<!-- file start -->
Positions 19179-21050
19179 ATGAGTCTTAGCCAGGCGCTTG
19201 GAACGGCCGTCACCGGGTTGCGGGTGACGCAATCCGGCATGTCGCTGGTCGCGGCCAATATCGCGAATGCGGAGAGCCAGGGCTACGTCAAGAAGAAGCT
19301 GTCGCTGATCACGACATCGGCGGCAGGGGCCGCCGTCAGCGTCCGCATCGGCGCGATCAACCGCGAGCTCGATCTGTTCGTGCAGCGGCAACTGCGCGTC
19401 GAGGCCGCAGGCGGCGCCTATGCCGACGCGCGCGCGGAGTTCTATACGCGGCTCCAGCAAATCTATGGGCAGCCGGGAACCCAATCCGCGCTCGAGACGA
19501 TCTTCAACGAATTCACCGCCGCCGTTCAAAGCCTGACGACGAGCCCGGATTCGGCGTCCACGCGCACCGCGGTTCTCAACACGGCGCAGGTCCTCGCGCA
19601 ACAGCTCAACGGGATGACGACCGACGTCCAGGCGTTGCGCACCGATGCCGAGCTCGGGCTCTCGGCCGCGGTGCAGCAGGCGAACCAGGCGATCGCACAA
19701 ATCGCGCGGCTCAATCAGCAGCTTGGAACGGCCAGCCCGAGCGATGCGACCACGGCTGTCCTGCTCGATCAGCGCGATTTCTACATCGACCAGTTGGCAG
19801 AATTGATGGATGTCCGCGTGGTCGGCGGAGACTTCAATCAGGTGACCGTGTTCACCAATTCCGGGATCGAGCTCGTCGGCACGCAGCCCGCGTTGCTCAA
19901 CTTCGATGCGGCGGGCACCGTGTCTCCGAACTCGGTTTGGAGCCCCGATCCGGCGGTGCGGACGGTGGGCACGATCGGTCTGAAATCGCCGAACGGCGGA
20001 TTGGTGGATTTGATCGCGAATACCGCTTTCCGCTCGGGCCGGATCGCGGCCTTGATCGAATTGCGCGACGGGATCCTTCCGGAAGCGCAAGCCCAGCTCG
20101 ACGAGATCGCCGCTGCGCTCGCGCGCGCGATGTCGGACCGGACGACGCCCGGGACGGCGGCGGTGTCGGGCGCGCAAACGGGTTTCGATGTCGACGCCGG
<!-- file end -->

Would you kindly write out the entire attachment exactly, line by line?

Positions 19179-21050
19179 ATGAGTCTTAGCCAGGCGCTTG
19201 GAACGGCCGTCACCGGGTTGCGGGTGACGCAATCCGGCATGTCGCTGGTCGCGGCCAATATCGCGAATGCGGAGAGCCAGGGCTACGTCAAGAAGAAGCT
19301 GTCGCTGATCACGACATCGGCGGCAGGGGCCGCCGTCAGCGTCCGCATCGGCGCGATCAACCGCGAGCTCGATCTGTTCGTGCAGCGGCAACTGCGCGTC
19401 GAGGCCGCAGGCGGCGCCTATGCCGACGCGCGCGCGGAGTTCTATACGCGGCTCCAGCAAATCTATGGGCAGCCGGGAACCCAATCCGCGCTCGAGACGA
19501 TCTTCAACGAATTCACCGCCGCCGTTCAAAGCCTGACGACGAGCCCGGATTCGGCGTCCACGCGCACCGCGGTTCTCAACACGGCGCAGGTCCTCGCGCA
19601 ACAGCTCAACGGGATGACGACCGACGTCCAGGCGTTGCGCACCGATGCCGAGCTCGGGCTCTCGGCCGCGGTGCAGCAGGCGAACCAGGCGATCGCACAA
19701 ATCGCGCGGCTCAATCAGCAGCTTGGAACGGCCAGCCCGAGCGATGCGACCACGGCTGTCCTGCTCGATCAGCGCGATTTCTACATCGACCAGTTGGCAG
19801 AATTGATGGATGTCCGCGTGGTCGGCGGAGACTTCAATCAGGTGACCGTGTTCACCAATTCCGGGATCGAGCTCGTCGGCACGCAGCCCGCGTTGCTCAA
19901 CTTCGATGCGGCGGGCACCGTGTCTCCGAACTCGGTTTGGAGCCCCGATCCGGCGGTGCGGACGGTGGGCACGATCGGTCTGAAATCGCCGAACGGCGGA
20001 TTGGTGGATTTGATCGCGAATACCGCTTTCCGCTCGGGCCGGATCGCGGCCTTGATCGAATTGCGCGACGGGATCCTTCCGGAAGCGCAAGCCCAGCTCG
20101 ACGAGATCGCCGCTGCGCTCGCGCGCGCGATGTCGGACCGGACGACGCCCGGGACGGCGGCGGTGTCGGGCGCGCAAACGGGTTTCGATGTCGACGCCGG